"In the space of a single generation, Detroit managed to ruin itself," is how Kevin D. Williamson opens What Doomed Detroit, his incisive look at the forces that led to the Motor City’s downfall.
The book, a volume of Encounter Broadside, is only 34 pages. Yet Williamson does more to explain what happened to Detroit than Charlie LeDuff did in 300 pages. LeDuff's recent Detroit: An American Autopsy, does little to dissect the reasons behind the city’s fall (short of blaming bad leadership from city hall to Wall Street). LeDuff bewails Detroit like a mourner who cannot see through his tears. It is Williamson who takes up the scalpel and performs the required autopsy.
Those familiar with Williamson’s writings in National Review know him as a gifted and witty writer. In What Doomed Detroit, however, he leaves behind his customary levity. Detroit’s story is a hard one, and Williamson tells what happened without unnecessary flourishes.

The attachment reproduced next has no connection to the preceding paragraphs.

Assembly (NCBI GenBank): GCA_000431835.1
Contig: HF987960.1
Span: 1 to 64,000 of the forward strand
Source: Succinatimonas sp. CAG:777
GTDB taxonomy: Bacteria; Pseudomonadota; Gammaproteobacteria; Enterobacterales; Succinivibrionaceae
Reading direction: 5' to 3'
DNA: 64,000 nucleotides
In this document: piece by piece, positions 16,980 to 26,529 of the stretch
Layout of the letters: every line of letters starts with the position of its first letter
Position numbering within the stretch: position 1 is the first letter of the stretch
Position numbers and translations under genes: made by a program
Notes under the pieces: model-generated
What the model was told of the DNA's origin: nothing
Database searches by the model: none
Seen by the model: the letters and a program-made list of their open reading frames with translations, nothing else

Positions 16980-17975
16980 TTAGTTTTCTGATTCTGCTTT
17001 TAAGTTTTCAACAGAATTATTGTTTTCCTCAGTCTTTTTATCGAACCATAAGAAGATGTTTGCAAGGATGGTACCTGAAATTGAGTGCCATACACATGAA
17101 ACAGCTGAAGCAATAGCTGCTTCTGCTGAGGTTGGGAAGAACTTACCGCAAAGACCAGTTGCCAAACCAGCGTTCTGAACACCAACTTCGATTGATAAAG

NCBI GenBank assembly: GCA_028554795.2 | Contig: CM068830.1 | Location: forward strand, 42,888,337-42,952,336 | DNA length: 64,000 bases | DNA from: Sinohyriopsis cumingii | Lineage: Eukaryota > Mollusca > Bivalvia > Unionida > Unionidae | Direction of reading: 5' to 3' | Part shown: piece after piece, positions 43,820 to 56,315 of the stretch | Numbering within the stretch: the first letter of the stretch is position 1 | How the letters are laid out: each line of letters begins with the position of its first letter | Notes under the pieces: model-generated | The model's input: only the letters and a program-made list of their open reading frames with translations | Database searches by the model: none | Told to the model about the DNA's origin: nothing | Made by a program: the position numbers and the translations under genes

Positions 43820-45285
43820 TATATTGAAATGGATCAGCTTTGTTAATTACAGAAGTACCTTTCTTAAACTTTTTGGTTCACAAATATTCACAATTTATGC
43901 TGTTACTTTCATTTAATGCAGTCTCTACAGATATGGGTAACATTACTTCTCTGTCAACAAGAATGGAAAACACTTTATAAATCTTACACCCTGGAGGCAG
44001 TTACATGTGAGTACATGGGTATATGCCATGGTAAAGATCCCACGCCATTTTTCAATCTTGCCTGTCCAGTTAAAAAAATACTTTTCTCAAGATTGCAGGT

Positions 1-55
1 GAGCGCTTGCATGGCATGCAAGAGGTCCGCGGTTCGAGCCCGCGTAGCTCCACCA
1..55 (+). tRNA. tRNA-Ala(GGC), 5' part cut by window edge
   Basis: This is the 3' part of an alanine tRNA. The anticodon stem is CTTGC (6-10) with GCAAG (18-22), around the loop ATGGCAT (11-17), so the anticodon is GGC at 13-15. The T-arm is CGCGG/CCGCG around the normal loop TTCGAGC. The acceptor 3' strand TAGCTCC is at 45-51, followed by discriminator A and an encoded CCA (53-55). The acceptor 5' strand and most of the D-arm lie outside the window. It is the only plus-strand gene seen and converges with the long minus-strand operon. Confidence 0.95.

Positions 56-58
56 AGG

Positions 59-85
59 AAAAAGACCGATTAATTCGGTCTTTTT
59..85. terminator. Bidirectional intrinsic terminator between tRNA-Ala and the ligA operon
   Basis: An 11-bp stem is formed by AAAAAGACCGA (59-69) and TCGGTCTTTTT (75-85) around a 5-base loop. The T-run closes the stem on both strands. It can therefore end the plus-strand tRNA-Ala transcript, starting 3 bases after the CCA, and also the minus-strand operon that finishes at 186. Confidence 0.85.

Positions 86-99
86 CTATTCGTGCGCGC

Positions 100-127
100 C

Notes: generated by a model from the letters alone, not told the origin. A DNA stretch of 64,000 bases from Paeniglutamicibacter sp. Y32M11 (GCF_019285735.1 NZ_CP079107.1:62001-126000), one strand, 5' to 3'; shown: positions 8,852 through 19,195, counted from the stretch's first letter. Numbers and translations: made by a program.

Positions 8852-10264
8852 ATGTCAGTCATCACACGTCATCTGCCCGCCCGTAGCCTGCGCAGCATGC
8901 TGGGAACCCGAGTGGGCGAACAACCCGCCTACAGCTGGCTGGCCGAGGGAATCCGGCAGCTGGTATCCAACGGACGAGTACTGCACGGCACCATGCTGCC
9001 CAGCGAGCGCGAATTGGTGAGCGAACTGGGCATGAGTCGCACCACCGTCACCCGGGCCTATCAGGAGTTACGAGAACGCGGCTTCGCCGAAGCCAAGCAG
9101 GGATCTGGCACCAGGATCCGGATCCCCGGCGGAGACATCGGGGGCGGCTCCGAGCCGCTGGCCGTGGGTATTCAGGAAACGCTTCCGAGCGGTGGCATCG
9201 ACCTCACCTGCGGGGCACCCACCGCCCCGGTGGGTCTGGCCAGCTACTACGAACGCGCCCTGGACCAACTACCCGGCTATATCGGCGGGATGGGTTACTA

Detroit is bankrupt and at least $20 billion in debt. Half its streetlights don’t work because thieves have made off with their copper wiring. More than 120,000 homes stand vacant. Bus drivers are afraid to drive its streets, and its murder rate is 11 times New York City’s. While the city has an official unemployment rate of 16 percent, its real unemployment rate is closer to 50 percent.
One of the main culprits, Williamson writes, is racial politics: "Detroit is a city in which black identity politics has trumped, and continues to trump, every other consideration, from basic finances to public safety." To be sure, Williamson notes that race politics in Detroit started with white racism. Led by Democratic politicians, whites resisted desegregation when the black population exploded, rising from 6,000 in 1910 to 120,000 in 1929.
"It is an irony of our history that the political home of black racism in American politics is also the historical political home of white racism: the Democratic Party," Williamson writes.